It helps here to take another page from Llewellyn and restate the logic of Jackson as an open question of law.  To wit, is it plausible that Heller and McDonald affirmed a fundamental right to keep and bear arms for self-defense, but that government can constrain that right in minute detail, including restricting the manner of keeping arms in the home in a way that impairs self-defense for anyone who does not have their gun in hand or holstered? 

Justice Thomas answers emphatically no.  And he casts the work of the lower courts as something more pernicious than simple disagreement about how to administer ambiguity within Heller and McDonald.

Heller, Justice Thomas reminds us, overturned an ordinance that violated the basic right of self-defense, which is the central component of the individual right to keep and bear arms.  The unconstitutional D.C. statute required the limited firearms that some D.C. residents were permitted to keep, be rendered temporarily inoperable, which trenched on “the core lawful purpose of self-defense.”

The San Francisco ordinance thumbs its nose at Heller with a requirement that eliminates an important component of the self-defense equation.  It allows residents to use their handguns for the purpose of self-defense, but it prohibits them from keeping those handguns operable for the purpose of immediate self-defense when not carried on their person.  This, Thomas, explains, “burdens their right to self-defense at the times they are most vulnerable – when they are sleeping, bathing, changing clothes, or otherwise indisposed.  There is consequently no question that San Francisco’s law burdens the core of the Second Amendment right.”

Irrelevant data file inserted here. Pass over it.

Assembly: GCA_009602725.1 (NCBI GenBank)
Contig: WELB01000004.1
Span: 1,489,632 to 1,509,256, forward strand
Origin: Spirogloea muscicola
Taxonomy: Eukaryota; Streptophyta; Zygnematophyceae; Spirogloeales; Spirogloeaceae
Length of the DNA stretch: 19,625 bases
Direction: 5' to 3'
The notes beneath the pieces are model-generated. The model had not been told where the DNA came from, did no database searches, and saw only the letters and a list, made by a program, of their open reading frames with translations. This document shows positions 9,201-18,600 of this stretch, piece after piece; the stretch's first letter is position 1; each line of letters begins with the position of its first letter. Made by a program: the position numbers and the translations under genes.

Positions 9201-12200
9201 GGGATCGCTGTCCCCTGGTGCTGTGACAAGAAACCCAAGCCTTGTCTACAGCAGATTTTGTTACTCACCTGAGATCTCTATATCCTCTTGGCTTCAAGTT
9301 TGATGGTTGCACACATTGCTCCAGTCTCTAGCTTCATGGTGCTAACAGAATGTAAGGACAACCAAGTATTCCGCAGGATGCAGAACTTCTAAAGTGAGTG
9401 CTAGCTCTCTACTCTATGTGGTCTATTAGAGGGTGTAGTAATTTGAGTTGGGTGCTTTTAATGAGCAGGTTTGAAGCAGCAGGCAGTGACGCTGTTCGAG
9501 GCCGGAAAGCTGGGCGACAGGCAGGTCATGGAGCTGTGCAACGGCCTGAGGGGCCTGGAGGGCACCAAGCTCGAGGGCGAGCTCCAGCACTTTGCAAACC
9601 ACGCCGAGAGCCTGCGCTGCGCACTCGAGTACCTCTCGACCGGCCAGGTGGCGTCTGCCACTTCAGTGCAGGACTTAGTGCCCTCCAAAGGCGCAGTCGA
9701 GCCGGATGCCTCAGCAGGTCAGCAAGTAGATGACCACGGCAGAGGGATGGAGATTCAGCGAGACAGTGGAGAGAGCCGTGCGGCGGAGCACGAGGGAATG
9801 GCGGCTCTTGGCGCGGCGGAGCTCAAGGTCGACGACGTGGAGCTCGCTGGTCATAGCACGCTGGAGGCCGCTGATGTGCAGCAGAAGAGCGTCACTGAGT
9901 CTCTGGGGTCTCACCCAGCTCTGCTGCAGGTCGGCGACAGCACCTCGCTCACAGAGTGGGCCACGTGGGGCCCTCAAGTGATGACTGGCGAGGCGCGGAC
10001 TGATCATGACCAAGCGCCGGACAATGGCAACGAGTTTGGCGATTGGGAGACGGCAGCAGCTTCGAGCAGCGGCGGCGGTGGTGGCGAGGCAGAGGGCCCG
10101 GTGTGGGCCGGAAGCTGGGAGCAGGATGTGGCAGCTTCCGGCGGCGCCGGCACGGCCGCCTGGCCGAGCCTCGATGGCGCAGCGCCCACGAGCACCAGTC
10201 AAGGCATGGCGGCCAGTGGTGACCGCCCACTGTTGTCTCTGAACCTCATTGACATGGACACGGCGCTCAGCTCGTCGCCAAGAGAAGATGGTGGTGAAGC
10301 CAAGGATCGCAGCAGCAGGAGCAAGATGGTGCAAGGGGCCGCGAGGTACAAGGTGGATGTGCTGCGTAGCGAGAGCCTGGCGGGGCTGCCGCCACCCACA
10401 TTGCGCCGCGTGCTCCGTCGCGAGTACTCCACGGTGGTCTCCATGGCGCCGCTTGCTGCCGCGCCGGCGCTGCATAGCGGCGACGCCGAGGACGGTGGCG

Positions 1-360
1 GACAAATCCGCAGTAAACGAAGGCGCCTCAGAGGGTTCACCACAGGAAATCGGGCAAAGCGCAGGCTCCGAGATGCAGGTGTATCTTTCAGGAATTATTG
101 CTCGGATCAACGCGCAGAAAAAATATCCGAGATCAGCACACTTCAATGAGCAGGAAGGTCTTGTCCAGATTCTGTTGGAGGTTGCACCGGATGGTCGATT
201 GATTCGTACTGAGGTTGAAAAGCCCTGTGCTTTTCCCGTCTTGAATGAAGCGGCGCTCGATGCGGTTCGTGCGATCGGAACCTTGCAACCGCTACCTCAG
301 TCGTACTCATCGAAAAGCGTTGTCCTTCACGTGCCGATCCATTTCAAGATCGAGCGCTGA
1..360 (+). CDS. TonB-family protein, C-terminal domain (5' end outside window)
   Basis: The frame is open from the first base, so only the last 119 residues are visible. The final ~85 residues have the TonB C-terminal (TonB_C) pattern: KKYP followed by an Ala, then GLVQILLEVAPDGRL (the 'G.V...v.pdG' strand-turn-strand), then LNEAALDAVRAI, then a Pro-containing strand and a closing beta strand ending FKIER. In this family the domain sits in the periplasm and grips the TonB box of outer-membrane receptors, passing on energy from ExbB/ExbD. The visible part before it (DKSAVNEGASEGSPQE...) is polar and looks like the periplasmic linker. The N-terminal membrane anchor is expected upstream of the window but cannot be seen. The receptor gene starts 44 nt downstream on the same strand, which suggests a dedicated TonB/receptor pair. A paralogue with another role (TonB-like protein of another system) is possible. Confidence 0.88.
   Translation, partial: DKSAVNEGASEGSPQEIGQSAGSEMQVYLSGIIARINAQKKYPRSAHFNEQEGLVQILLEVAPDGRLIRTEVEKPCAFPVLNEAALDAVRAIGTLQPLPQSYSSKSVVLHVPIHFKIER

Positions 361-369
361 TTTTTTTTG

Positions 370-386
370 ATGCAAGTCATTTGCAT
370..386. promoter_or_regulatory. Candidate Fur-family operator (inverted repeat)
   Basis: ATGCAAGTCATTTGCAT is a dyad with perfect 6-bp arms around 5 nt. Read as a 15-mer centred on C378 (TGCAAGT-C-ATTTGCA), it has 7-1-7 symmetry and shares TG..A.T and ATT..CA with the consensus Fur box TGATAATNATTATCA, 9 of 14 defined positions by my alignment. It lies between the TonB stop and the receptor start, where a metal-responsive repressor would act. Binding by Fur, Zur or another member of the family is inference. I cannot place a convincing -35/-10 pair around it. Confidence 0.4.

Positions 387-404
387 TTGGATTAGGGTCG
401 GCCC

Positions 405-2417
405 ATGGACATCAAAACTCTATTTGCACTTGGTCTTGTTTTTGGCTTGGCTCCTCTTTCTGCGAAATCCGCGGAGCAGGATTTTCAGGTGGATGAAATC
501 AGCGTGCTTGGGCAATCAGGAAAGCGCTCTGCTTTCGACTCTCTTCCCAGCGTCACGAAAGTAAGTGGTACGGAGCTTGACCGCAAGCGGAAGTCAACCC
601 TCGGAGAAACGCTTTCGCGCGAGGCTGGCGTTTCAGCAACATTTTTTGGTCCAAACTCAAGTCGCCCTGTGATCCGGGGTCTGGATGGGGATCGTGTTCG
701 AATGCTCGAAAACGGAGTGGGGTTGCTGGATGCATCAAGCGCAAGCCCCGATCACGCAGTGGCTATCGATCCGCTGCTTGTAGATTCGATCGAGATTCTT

Even the Ninth Circuit acknowledged that having to retrieve handguns from locked containers or removing trigger locks makes it more difficult for citizens to use them for the core lawful purpose of self-defense in the home.  However, by passing the question through the black box of scrutiny analysis, the Ninth Circuit concluded that the state’s interest in preventing suicides and interfamily violence was sufficient to justify denial of a preliminary injunction.

Justice Thomas notes that the instruction to apply scrutiny analysis to the Second Amendment cannot be found in Heller or McDonald, and the lower courts’ application of it shows that something is “seriously amiss.”  The Supreme Court should have granted cert, he says, in order to reiterate the point that “the enumeration of the right takes out of the hands of government, — even the Third Branch of Government — to decide on a case by case basis what is really worth insisting upon.”

Justice Thomas concludes that the San Francisco ordinance and the lower courts’ decisions in Jackson do not rest on fair disagreement about ambiguities inherent in Heller and McDonald.  “Despite the clarity with which we described the Second Amendments core protection of for the right of self-defense, lower courts including the ones here have failed to protect it.”

We do not know precisely what other courts Thomas is referring to here.  But he evidently has been paying attention as the lower courts, and other branches of government, have engaged the right to arms.  He does not have to look far to find government actors defying the law that is supposed to control the lawmakers.

This sort of defiance holds lessons for the rest of us.  It counsels skepticism about the capacity of words on parchment and official commands to constrain power and protect liberty.  And it raises questions about the license and duty that citizens of a republic have to defy blatant state infringements of inalienable rights.